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  1. ITV Report

Pollution, gadgets and burnt food linked to 40% surge in childhood cancer rates

Rocketing pollution, pesticide use and gadgets have caused childhood cancer rates to soar by 40 per cent in less than two decades, according to new analysis.

Childhood cancer rates have soared Credit: Reuters

Compared to 1998, there are 1,300 more cancer diagnoses in children and young people below the age of 25 every year.

The surge is partly linked to population growth, but the scientific director for the Children with Cancer UK charity said lifestyle and environmental factors were also playing a part.

A comparison study using figures from the Office for National Statistics found:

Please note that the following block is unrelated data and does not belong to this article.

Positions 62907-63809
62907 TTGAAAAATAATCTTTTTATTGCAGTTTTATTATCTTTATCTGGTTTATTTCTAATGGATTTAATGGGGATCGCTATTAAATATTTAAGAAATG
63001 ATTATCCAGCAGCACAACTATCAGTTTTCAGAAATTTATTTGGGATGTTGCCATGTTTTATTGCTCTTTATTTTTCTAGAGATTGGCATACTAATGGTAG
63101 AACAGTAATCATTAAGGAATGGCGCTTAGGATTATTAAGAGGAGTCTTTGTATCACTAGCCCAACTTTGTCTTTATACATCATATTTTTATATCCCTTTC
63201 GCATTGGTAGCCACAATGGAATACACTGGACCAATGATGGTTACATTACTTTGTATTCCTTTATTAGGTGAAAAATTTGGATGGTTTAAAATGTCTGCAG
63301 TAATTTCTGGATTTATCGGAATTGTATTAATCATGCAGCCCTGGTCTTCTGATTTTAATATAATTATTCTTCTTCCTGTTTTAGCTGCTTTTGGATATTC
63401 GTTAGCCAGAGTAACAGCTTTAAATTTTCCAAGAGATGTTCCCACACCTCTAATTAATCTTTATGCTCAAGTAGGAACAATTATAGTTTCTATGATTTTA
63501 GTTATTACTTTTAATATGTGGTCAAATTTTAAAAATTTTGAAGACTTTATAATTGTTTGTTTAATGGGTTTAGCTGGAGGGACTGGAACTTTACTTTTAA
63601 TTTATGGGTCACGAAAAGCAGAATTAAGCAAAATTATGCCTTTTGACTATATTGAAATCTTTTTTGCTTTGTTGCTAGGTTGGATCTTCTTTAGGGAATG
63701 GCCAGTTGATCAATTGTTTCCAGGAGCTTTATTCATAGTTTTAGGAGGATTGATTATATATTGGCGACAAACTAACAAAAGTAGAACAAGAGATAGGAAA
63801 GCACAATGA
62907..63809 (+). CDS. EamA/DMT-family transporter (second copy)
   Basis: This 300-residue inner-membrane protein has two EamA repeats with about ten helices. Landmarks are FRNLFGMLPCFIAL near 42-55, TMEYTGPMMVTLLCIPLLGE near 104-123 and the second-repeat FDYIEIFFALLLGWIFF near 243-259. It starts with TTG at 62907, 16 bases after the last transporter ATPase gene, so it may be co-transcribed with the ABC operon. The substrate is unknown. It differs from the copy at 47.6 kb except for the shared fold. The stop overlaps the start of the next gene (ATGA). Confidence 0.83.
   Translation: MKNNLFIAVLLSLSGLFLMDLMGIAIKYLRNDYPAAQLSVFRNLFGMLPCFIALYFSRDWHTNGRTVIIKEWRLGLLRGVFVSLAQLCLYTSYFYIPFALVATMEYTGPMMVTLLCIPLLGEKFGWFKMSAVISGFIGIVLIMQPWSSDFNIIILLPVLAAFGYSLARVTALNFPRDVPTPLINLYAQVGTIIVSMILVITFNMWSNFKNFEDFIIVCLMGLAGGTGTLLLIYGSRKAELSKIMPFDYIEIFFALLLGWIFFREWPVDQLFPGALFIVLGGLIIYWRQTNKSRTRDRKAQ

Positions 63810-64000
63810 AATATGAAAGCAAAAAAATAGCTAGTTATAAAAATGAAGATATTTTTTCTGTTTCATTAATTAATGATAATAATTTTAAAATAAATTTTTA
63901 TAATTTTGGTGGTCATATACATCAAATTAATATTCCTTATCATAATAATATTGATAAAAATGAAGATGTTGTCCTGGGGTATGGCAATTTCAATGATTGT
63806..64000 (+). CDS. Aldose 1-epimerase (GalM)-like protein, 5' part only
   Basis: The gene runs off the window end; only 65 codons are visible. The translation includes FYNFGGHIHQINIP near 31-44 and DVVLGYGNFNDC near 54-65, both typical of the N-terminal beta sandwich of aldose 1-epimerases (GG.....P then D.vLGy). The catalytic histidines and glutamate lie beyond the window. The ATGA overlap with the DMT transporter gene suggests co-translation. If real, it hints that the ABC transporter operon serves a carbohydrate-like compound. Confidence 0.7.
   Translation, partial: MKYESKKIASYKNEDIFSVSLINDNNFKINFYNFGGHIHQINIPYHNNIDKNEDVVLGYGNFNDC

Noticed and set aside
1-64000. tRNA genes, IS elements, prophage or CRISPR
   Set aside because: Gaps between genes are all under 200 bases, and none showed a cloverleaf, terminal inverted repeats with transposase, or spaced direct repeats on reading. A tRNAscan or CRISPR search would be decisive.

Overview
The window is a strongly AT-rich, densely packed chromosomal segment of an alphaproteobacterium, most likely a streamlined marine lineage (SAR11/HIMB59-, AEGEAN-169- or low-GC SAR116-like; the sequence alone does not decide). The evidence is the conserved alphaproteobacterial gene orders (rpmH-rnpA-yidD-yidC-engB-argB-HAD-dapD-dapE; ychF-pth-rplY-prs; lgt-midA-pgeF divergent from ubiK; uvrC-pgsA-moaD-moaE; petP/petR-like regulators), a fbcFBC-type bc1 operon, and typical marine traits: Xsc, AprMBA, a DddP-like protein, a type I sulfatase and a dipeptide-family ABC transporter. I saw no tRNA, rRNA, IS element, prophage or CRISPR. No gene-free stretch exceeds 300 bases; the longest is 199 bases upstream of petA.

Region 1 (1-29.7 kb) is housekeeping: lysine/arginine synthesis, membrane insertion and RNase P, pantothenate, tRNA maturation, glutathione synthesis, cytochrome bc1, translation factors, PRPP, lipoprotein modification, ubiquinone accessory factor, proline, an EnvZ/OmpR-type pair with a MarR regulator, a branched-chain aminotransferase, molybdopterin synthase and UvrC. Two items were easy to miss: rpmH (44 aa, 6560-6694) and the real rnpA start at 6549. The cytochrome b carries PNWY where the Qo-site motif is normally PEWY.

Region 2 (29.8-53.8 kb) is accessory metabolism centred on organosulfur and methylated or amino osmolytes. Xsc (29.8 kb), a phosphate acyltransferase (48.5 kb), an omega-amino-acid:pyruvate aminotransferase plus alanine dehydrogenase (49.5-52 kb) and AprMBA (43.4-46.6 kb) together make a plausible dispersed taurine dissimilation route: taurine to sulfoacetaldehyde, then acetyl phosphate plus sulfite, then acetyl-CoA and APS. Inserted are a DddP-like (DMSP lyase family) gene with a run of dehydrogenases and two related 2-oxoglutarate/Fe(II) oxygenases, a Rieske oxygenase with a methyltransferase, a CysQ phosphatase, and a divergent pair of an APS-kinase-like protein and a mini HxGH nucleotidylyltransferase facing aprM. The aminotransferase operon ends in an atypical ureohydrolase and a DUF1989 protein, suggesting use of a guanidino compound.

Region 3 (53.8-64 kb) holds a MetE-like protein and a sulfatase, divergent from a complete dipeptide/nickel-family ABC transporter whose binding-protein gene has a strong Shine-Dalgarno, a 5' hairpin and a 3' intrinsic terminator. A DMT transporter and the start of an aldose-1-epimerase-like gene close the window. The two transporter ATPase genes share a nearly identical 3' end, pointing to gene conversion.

• Cases of colon cancer in children are up by 200%
  • Thyroid cancer diagnoses have more than doubled
  • Ovarian cancer is up 70%
  • Cervical cancer is up 50%

Speaking to the Sunday Telegraph, Prof Denis Henshaw said burnt barbecue food, the electric fields of power lines, and hairdryers were contributors to the rise, as well as a pregnant mother's diet and working shifts.

These significant rises in cancer cases cannot be explained by improvements in cancer diagnosis or registration alone - lifestyle and environmental causal factors must be considered.

We were shocked to see the figures, and it's the modern lifestyle I'm afraid. Many items on the list of environmental causes are now known to be carcinogenic, such as air pollution and pesticides and solvents.

What's worrying is it is very hard to avoid a lot of these things. How can you avoid air pollution? It sometimes feels like we are fighting a losing battle.

– Prof Denis Henshaw, Children with Cancer UK

The charity is now calling on the government and the medical community to invest money in precision medicine - or targeted therapies - to ensure all children have access by 2020.